Eventually we took our shipmates back on board, and continued sailing toward the marina.  My brother mentioned at this point that he was almost out of gas.  He went ahead to look for the marina opening and planned to wait there for us to arrive for a tow in (our outboard was still not working.)  

He was only about a mile away, and nowhere near the marina, when we noticed his boat stop.  There was quite a bit of commotion on board, and we realized he might be out of gas!  So we set sail for his boat, and sure enough, out of gas!  We debated for a few moments about  what to do.  Tow the powerboat in with the sailboat?  Anchor the boat, and sail to the marina for gas?  It was getting a little scary, because we were steadily being blown onto a lee shore, and in water too deep to anchor.  

Then we remembered that my outboard's gas can was still completely full.  So we transfered the gas from the gas can to his boat, and headed for the marina.  We only had 3 gallons of gas, which on a sailboat will get you through an entire month, but on a powerboat, not quite so long...  But the disaster was averted, and we began stowing sails and gear for trailering as we headed into the marina.

Wow, that launch ramp was hot.  Next year we'll plan to end and start the trip a little differently.  I'd like more time to launch and retrieve the boat without everyone having to wait.  Mayb we'll plan to launch early in the morning or later in the evening, and stay the night at the hotel near the marina.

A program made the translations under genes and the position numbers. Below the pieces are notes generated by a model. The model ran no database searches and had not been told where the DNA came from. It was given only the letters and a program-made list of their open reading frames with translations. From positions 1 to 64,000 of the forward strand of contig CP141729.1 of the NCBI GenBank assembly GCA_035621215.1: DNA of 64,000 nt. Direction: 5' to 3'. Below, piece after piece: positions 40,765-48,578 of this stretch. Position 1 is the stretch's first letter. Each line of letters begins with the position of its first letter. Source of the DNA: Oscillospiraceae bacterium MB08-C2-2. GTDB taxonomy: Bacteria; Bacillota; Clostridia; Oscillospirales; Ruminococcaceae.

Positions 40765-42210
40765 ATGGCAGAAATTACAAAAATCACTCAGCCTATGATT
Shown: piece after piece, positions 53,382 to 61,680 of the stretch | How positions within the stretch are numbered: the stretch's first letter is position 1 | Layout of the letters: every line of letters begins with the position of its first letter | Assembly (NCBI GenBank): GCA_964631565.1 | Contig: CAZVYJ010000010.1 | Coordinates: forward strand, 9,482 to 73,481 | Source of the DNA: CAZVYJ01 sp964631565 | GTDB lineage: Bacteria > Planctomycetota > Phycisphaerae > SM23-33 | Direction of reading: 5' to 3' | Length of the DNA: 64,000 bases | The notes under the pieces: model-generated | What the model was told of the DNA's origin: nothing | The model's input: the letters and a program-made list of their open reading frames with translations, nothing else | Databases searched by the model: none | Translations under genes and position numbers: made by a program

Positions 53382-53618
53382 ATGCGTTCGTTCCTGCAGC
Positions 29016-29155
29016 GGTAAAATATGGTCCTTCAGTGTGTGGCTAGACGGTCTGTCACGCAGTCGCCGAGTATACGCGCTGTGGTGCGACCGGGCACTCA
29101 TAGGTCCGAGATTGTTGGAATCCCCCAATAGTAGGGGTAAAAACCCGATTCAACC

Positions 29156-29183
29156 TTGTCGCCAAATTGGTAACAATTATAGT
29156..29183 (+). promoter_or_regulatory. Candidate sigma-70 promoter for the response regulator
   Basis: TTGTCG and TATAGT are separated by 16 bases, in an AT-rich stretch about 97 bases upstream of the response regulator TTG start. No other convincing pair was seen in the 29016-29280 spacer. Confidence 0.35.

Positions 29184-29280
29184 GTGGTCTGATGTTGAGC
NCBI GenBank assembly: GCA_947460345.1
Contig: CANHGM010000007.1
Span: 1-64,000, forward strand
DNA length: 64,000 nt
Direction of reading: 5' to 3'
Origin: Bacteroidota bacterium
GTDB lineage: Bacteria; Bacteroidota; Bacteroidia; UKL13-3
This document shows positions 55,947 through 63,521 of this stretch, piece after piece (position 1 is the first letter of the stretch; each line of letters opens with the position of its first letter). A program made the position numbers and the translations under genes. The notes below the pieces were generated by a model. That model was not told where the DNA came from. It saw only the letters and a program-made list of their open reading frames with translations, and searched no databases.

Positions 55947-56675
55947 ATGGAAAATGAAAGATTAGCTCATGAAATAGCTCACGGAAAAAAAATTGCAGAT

We headed back through Mesquite, where we decided to stop for the casino buffets and showers that night.  What a fantastic trip.  

02 June 2008

Sailing Lake Mead Day 3 of 4

Buddy-boating with my brother's powerboat caused me some anxiety. My foremost worry was that my crew (my kids) would decide they prefered power boating, mutiny, and be reluctant to come sailing in the future. Before the trip, one of my astute offspring commented, "Dad, how come you like slow stuff? Sailing is slower than speedboats, hiking is slower than owning a 4 wheeler, and camping just seems slower than staying in hotels."

But I was pleasantly surprised in the end. The kids absolutely loved knee boarding, riding the tube, and wakeboarding. But on the last day as we sailed 2 hours back to the marina, they all decided they preferred owning a sailboat to a powerboat. But they were also quick to point out that we needed to go out on a powerboat a couple times a year just because it was really, really fun.

Personally, I prefer sailing for a couple reasons. When our family sails, everyone can participate. My 14 year old mans the jib sheets for tacking and is learning to operate the outboard for negotiating our marina. My 12 year old takes all duties forward the mast. He raises the jib, rigs the whisker pole, stows the foresail, and during docking is the first one on and off the boat to retrieve docking lines. My 10 year old has proclaimed herself 'Winch Wench' - the person responsible for raising and lowering the swing keel. We must raise the keel going in and out of the slip, and she will frequently jump below during a trip to tinker with the keel winch in order to quiet the cable hum. The 6 and 8 year olds are the Fender Men - and there are no fenders in the world deployed with a greater air of sophistication and advanced seamanship than are our fenders by those two fine mariners. And my 3 year old is responsible for dishing out the ginger snaps and drinks to the entire crew whenever she feels nourishment is needed.
I also enjoy sailing because it so completely occupies one's mind as to leave to room for thoughts about work, daily stresses, or anything but wind, canvas, and family.